Moccasins – Then and Now

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The footwear that we know as the moccasin came down to us in its many variations from a simple method of footwear design that was shared by Native Americans. The moccasin in all its styles really refers to how the shoe is made.

moccasinAll moccasins share the fact that they are made from a single piece of leather in a way that the sole extends up the sides of the footwear and then is sewn together without a separate heel. The word moccasin originates from an Algonquin word for “shoes.” Each tribe back then would have had its own word for shoes, so moccasin is really a European interpretation of the original Algonquin word “maskisina.” Since each of the different European groups that encountered the Algonquin heard it slightly differently there are at least five spellings for moccasin (mocasin, mocassin, moccassin, mocassions, and mocussin).

 

Though the method of making Native American footwear was pretty much the same across all tribes, it is a mistake to think this resulted in moccasins all looking the same. Some groups added fringes, in some the sides were higher – more like a boot, and each tribe had such a distinctive interpretation on the shoe that they could tell which tribe a person belonged to because of its unique style.

And just as it was then, it is also true today that there are many, many different styles of moccasins. Some moccasins are sold as house slippers. These are nearly always soft soled not meant to be worn outside and often come with a sheepskin or fleece interior to keep your feet toasty warm – a great feature on cold floors!

Outside moccasins come in both soft-sole and hard-sole. An important thing to think about is whether a soft sole or hard sole is appropriate for your needs. Soft soled outside moccasins (e.g. not slippers) can be worn for quick trips to the market or over to a friend’s house, but hard soled moccasins are preferable in more formal settings and places like hospitals, restaurants or bars. There has been at least one case of a person being refused service at a bar because of soft soled moccasins so be careful about where you decide to wear your soft soled moccasin.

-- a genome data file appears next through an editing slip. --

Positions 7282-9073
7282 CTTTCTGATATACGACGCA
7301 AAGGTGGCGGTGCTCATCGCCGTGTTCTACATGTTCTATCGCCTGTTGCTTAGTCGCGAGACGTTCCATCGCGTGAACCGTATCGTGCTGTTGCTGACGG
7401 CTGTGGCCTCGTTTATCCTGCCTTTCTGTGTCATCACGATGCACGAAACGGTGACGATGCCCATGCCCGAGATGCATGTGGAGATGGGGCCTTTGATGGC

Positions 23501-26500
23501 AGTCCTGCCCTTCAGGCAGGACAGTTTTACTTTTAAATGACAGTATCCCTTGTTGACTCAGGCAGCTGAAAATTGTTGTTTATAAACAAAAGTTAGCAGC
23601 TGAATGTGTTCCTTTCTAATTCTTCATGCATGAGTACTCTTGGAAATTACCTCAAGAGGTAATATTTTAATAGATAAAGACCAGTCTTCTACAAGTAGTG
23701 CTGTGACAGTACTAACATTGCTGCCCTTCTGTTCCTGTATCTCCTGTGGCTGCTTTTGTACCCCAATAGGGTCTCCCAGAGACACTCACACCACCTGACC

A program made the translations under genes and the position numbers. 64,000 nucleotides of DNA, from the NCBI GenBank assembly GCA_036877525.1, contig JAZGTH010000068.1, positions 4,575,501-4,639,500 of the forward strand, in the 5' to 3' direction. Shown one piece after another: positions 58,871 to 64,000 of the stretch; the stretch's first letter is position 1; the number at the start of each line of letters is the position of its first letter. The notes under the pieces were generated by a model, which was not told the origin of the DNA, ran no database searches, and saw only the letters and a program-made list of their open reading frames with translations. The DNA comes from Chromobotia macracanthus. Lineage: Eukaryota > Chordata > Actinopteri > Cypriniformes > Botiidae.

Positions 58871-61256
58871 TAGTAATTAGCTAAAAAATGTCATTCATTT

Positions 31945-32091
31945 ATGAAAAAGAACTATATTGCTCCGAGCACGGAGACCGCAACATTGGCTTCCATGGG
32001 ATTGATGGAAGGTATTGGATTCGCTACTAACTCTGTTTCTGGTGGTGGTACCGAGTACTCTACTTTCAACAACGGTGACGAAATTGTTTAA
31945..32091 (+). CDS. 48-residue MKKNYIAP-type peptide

Some are very traditional and resemble the original Native footwear and others are much more formal (loafers, or boat shoes). There are moccasins that resemble ankle boots and ones that go all the way up to the knee.

Moccasins are very easy to find online from very well-known moccasins companies, such as Minnetonka Moccasin Company, but even companies not known for moccasins now sell them (e.g. J. Crew). There are also very small boutique companies founded by Native Americans who make moccasins with a modern-day twist. Some very stylish moccasins made by hand following the old traditions can be found at The Indian Village Mall, Moccasin Shop (look for the Navajo, Taos and Pueblo moccasins). Their moccasins come in an array of vibrant colors, shapes and styles. They offer ankle boots, low-cut slip-ons, knee-high boots and even a “sandal” moccasin.

Terrence Hooper is a writer and avid fan of moccasins for guys. Check out his websites to learn more about why they make great shoes for men: Moccasins For Guys and Minnetonaka Hard Soles.

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